Near Death Experiences


I hold that NDEs are a result of the dying brain. Pro responds to this contention by bringing up a story of an out of body experience. I’ll get to OBEs later, but I will write more on NDEs first. Pro states that all brain activity stops when one is clinically dead. This is untrue, Princeton's article is from Wikipedia [1] which uses a study from 1975 [2]. Recent studies show there is some sort of brain function in the dying brain [3][4]. In fact when the brain gets really close to death, there is a surge in brain activity [5]. No one who's had an NDE could possibly be brain dead. Once you are brain dead, there is no coming back, so there must be some sort of brain function. Neuroscientist Sam Harris writes


“Even in cases where the brain is alleged to have shut down, its activity must return if the subject is to survive and describe the experience. In such cases, there is generally no way to establish that the NDE occurred while the brain was offline.” [6]


NDEs seem to have chemical causes. Michael Shermer writes


A... likely [naturalistic] explanation [for NDEs] looks to biochemical and neurophysiological causes. We know... that the hallucination of flying is triggered by atropine and other belladonna alkaloids... DMT (dimethyltryptamine) causes the perception that the world is enlarging or shrinking. MDA (methylenedioxyamphetamine) stimulates the feeling of age regression so that things we have long forgotten are brought back into memory. And, of course, LSD (lysergic acid diethylamide) triggers visual and auditory hallucinations and creates a feeling of oneness with the cosmos... The fact that there are receptor sites in the brain for such artificially processed chemicals means that there are naturally produced chemicals in the brain that, under certain conditions (the stress of trauma or an accident, for example), can induce any or all of the experiences typically associated with an NDE. [7]



Another interesting point is that NDEs can be induced by electrical stimulation in the right temporal lobe [8]. Furthermore children who have NDEs are more likely to see living friends and relatives. Which is impossible.


Susan Blackmore writes


A few NDEs have even been recorded in children. It is interesting to note that nowadays children are more likely to see living friends than those who have died, presumably because their playmates only rarely die of diseases like scarlet fever or smallpox. [9]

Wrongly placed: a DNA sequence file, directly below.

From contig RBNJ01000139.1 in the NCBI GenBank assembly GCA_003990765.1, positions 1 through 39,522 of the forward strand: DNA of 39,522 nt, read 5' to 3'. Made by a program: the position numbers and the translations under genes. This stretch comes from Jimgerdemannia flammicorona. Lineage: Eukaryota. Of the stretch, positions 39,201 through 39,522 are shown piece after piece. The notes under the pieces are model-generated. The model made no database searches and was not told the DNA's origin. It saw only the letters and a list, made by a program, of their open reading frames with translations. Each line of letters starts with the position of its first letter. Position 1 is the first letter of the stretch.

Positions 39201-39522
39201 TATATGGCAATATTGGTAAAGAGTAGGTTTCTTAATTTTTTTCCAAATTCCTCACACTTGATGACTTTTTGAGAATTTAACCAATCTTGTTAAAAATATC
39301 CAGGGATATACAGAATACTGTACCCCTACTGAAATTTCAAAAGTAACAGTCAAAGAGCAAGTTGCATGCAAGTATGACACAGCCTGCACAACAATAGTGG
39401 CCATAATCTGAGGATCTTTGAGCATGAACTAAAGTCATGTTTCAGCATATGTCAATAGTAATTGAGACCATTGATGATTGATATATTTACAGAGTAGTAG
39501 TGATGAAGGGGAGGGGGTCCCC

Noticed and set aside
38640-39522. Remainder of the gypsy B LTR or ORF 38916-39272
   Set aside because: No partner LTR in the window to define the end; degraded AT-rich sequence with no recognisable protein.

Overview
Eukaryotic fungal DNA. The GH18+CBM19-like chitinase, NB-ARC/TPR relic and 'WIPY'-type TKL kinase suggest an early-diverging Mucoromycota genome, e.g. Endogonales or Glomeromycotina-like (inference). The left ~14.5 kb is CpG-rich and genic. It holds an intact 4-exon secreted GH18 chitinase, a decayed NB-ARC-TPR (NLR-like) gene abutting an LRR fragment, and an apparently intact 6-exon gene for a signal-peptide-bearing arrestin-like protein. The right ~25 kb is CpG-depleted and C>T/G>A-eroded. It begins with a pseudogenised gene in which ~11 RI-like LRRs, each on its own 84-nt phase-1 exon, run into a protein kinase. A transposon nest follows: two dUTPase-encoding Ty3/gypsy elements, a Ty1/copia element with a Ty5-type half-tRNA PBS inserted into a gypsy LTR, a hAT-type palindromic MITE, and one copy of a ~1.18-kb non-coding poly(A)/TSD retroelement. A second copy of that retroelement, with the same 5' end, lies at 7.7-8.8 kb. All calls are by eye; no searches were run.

Out of Body Experiences


Now, what of stories where people have out of body experiences which confirm to what is around them? People before an OBE can see objects and information and the brain can treat these as observations from an OBE. Susan Blackmore says


“If sensory input is reduced or disrupted, the normal input-based model of the world may start to become unstable and break down. In this case the cognitive system will try to get back to normal by creating a new model of the world from imagination... [from] a bird's-eye view, as though from above…..if the OBE occurs when the normal model of reality is replaced by a bird's-eye view constructed from memory, then people who have OBEs should be better able to use such views in memory and in imagery” [10].


Shermer says


“OBEs are easily induced by dissociative anesthetics such as the ketamines... the OBE is a confusion between reality and fantasy, as dreams can be upon first awakening. The brain tries to reconstruct events and in the process visualizes them from above- a normal process we all do when "decentering" ourselves (when you picture yourself sitting on the beach or climbing a mountain, it is usually from above, looking down).” [7]


Evidence points to OBEs and NDEs being a result of natural brain function. This is flawed evidence of an afterlife.


Reincarnation


Pro brings up past life regression as evidence of an afterlife. He recognizes the flaws in hypnosis studies, but brings up the work of a man named “Ian Stevenson”. He interviewed children in India in hopes of them remembering their past lives. There are many problems with Stevenson’s work. Stevenson said there was no possibility for fraud because he saw no motive. However Ian Wilson said many children said their past self lived in a higher class [11] , so there would be motive for a better life. Stevenson hired an anthropologist named David Barker to study these cases. Barker found no convincing evidence of anything paranormal [12]. Another person that was hired was a lawyer by the name of Champe Ransom. His analysis concluded


“Stevenson's cases then do not amount to even half-way decent evidence. In only 11 of the approximately 1,111 rebirth cases had there been no contact between the two families before an investigation was begun. Of those 11, seven were seriously flawed in some respect. What this means is that in the great majority of cases, the two families had met years before a scientific investigation began, and that the likelihood of independent testimony was quite small. The rebirth cases are anecdotal evidence of the weakest sort” [13]


Keith Augustine in “The Case Against Immortality” writes